Thumbnail 4 benefits of starting your DLM journey today

4 benefits of starting your DLM journey today

A lot of people seem to be talking about archival and retention processes these days. Or am I just taking note of it more because I like the subject? Because in truth, if I zoom in on all the projects I’ve been a part of, I feel like it’s the other way around: the subject is apparently below the radar of many organizations I know. It deserves a lot more attention than it gets. For all kinds of reasons.


☝️ DLM is the process of managing documents and data in their entire lifecycle from creation to archival/destruction. But I’m specifically talking today about the last part of that: archiving and destroying data.

So I’d like to poke the fire a bit: data lifecycle management, retention, compliance, it’s a hugely important subject! And its benefits are hugely underrated as well. So let’s look at four positive side effects of implementing data lifecycle management:

From a security and governance perspective, the case for data lifecycle management is clear: The larger your data estate, the more data you have to protect. And the more data that can be lost or stolen, maybe even without someone finding out about it.

I’m reminded of a large migration project that I was a part of. While analyzing the source data we found a data leak where a fired employee had taken a lot of documents with him as he left the company. Nobody had noticed. This could have been prevented with better governance policies in place. But the data had just grown and grown beyond the point where it was manageable.

It’s easy to lose track of things if there’s too much of it! And it’s far harder to protect it all.

Tip: In Microsoft Purview, such a scenario might be averted by multiple things together, like sensitivity labels and data loss policies. Retention policies and labels are a piece of the puzzle.

As organizations have been embracing working in the cloud, we’ve increasingly been hearing questions from IT professionals about their tenant running out of space! With Microsoft 365 and SharePoint, this is not typically a question you think about when you’re migrating from your File System. All we hear is that with the cloud there are no limits. And that’s mostly true… if you have enough money.

The amount of available storage space on SharePoint for an organization is calculated based on the amount of user licenses you have. It’s currently 1 Tb per tenant + 10 Gb per user license. The cost of buying additional storage space on SharePoint is quite high though. A good reason to take every precaution to be lean and mean!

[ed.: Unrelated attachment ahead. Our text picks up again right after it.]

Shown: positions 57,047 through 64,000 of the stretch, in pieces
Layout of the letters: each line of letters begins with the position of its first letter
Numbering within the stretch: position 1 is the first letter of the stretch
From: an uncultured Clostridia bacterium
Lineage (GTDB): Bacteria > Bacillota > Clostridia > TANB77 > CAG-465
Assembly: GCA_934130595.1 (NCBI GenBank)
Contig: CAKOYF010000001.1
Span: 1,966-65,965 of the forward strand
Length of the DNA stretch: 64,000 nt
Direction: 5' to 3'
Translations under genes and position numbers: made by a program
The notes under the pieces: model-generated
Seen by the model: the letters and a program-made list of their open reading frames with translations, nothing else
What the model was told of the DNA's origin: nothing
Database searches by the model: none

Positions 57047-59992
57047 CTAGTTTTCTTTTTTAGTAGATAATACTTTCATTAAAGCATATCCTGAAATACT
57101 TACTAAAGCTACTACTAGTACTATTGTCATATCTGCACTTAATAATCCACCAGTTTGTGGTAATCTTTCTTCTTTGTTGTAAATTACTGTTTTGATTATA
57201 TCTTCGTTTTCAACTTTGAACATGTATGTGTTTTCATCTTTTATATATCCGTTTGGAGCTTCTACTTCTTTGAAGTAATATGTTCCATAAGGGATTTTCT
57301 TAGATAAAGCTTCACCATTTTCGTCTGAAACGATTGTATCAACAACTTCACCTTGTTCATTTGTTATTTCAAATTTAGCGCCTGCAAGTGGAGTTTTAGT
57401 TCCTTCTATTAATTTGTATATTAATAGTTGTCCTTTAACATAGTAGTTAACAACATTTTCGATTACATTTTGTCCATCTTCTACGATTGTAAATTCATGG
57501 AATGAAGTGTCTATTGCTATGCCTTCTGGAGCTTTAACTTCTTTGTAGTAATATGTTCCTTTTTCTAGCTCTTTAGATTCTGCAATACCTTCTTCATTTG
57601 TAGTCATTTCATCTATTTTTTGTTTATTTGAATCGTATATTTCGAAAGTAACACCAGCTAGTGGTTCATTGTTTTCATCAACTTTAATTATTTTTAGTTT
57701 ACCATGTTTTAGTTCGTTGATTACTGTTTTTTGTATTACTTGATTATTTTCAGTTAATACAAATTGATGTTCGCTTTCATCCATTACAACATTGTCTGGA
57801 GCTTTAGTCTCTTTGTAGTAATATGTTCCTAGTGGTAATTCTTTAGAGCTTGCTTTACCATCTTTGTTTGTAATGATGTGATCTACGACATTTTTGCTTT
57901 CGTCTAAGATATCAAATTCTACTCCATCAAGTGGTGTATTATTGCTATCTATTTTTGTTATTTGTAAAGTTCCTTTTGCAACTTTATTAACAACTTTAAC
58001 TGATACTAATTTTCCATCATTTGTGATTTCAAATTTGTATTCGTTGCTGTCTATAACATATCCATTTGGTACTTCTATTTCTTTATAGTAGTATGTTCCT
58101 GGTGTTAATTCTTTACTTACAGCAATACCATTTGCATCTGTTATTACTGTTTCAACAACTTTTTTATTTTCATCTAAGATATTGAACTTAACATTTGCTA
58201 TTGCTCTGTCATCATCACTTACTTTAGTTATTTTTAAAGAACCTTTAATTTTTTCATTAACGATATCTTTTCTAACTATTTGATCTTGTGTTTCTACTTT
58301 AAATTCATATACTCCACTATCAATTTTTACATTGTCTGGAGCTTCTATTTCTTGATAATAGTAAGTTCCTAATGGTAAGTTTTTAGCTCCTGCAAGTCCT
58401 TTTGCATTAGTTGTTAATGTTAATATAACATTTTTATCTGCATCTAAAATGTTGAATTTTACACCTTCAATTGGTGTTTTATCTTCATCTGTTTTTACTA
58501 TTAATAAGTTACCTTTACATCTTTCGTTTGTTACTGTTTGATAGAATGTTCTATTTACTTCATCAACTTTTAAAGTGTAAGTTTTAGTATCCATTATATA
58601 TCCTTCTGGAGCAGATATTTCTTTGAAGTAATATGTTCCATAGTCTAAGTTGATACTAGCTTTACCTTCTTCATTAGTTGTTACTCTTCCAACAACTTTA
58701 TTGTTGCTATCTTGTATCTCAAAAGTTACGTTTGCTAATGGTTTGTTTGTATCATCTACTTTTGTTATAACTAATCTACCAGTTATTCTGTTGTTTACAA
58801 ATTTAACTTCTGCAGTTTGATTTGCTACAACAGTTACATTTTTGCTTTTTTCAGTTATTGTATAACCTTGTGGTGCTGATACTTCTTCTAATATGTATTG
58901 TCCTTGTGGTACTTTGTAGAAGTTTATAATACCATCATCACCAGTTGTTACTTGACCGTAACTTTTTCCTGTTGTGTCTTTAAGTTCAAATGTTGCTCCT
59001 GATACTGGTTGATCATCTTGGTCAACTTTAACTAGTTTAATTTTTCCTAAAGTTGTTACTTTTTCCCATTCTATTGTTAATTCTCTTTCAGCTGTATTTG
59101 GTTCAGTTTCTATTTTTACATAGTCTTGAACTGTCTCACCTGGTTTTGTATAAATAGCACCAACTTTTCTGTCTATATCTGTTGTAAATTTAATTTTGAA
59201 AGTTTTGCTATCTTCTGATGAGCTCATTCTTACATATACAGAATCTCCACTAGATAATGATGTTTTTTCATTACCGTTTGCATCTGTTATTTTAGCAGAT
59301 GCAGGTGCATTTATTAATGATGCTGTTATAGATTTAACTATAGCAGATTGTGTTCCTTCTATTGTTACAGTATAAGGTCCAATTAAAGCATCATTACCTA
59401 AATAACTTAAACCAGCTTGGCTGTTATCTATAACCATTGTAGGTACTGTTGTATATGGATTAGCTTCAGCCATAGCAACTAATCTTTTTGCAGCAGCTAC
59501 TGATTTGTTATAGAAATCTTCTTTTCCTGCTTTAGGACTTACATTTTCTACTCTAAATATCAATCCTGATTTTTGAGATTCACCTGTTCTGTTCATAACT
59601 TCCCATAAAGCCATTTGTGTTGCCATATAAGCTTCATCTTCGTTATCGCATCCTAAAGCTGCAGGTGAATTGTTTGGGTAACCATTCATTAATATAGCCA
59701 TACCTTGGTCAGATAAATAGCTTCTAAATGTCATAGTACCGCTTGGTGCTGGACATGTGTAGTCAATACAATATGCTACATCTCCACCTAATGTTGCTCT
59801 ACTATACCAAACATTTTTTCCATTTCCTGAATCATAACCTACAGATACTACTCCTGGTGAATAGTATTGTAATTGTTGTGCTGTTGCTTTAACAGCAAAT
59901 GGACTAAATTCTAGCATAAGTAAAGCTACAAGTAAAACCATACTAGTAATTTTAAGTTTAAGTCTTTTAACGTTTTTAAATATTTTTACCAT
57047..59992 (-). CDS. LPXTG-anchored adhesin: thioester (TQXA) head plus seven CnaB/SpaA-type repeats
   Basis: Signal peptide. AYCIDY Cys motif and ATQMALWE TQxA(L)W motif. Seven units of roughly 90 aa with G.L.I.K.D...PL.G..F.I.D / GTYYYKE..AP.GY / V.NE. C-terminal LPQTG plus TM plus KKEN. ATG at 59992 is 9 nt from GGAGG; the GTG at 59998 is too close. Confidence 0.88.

This can be done in various ways. For example by something simple as limiting the amount of versions a document may have in SharePoint. But more so by taking care beforehand what data is archived and destroyed and when. Implementing retention policies and retention labels are a great way to do this, as well as moving data to cold storage if possible.

Tip: In Microsoft Purview, Retention policies are a 'clean-up behind you' type of policy that can auto-delete content within a site, team or mailbox after (for example) a couple of days, months or years. Retention labels can be used to target retention actions at specific files and folders, and come with advanced records management and disposition features.

The more data you have, the harder it is to find what you need. This is a simple fact. It’s the reason why we have search engines. And Microsoft Search is a prime example of those: a very powerful tool. But it cannot work miracles. Even with search engines it’s easy to get lost in the search results. It’s clear as cake here: it’s a good thing for everyone if there’s less irrelevant data. To keep around what you really need and destroy content that’s expired.

With the dawn of AI and Microsoft Copilot we’re seeing a new era of search. Copilot can help you draw together information from various sources and present it in a meaningful way. It’s a great tool! And it has possibilities here in terms of ignoring stale data. But the same applies here as well: Even Copilot will benefit from clear Governance policies and data lifecycle management.

Tip: Microsoft Copilot may just surface data to employees you all didn't know they had been given access to. It's no luxury to have your house cleaned up and in order.

Last, but not least: the longer you wait, the harder it will become to implement data lifecycle management. It’s a bit like cleaning your house. The longer you wait, the more work it will be. It all starts with a good information architecture. Once you have that in place, you shouldn’t stop, but take the next step and implement retention policies and/or retention labels. In the end, taking the necessary steps upfront will save you a lot of time and money in the long run, and it will lead to better data quality and thus happier users.

These are just four reasons to start implementing data lifecycle management right away. But there’s probably many more. Let’s not wait until the data has grown above your head. Let’s start now and make sure we’re in control of our data. It’s a good thing for everyone.

Happy compliance journey!

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Microsoft MVP | Microsoft 365 Architect

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